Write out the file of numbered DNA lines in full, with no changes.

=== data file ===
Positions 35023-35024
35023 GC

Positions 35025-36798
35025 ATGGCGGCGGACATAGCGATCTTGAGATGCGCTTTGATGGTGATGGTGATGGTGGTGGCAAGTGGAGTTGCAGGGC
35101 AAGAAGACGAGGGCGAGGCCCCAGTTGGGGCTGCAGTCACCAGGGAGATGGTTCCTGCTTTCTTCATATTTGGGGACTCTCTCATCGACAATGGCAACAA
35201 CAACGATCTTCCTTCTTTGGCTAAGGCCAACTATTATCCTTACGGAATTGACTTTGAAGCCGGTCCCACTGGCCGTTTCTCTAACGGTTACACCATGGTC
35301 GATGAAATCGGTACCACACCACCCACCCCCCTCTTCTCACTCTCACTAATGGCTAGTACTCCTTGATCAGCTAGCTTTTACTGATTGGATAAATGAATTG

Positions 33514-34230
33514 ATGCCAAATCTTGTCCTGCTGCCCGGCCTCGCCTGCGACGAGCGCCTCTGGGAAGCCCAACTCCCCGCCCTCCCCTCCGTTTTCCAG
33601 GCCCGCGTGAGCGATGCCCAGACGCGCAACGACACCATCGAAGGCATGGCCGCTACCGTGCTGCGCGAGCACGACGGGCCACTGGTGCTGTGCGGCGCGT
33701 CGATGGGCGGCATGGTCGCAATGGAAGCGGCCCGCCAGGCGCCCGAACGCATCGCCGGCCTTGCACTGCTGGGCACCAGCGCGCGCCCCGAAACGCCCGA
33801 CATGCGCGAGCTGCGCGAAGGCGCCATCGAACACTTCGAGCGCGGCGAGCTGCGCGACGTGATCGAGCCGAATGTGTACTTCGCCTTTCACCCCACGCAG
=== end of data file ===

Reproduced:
Positions 35023-35024
35023 GC

Positions 35025-36798
35025 ATGGCGGCGGACATAGCGATCTTGAGATGCGCTTTGATGGTGATGGTGATGGTGGTGGCAAGTGGAGTTGCAGGGC
35101 AAGAAGACGAGGGCGAGGCCCCAGTTGGGGCTGCAGTCACCAGGGAGATGGTTCCTGCTTTCTTCATATTTGGGGACTCTCTCATCGACAATGGCAACAA
35201 CAACGATCTTCCTTCTTTGGCTAAGGCCAACTATTATCCTTACGGAATTGACTTTGAAGCCGGTCCCACTGGCCGTTTCTCTAACGGTTACACCATGGTC
35301 GATGAAATCGGTACCACACCACCCACCCCCCTCTTCTCACTCTCACTAATGGCTAGTACTCCTTGATCAGCTAGCTTTTACTGATTGGATAAATGAATTG

Positions 33514-34230
33514 ATGCCAAATCTTGTCCTGCTGCCCGGCCTCGCCTGCGACGAGCGCCTCTGGGAAGCCCAACTCCCCGCCCTCCCCTCCGTTTTCCAG
33601 GCCCGCGTGAGCGATGCCCAGACGCGCAACGACACCATCGAAGGCATGGCCGCTACCGTGCTGCGCGAGCACGACGGGCCACTGGTGCTGTGCGGCGCGT
33701 CGATGGGCGGCATGGTCGCAATGGAAGCGGCCCGCCAGGCGCCCGAACGCATCGCCGGCCTTGCACTGCTGGGCACCAGCGCGCGCCCCGAAACGCCCGA
33801 CATGCGCGAGCTGCGCGAAGGCGCCATCGAACACTTCGAGCGCGGCGAGCTGCGCGACGTGATCGAGCCGAATGTGTACTTCGCCTTTCACCCCACGCAG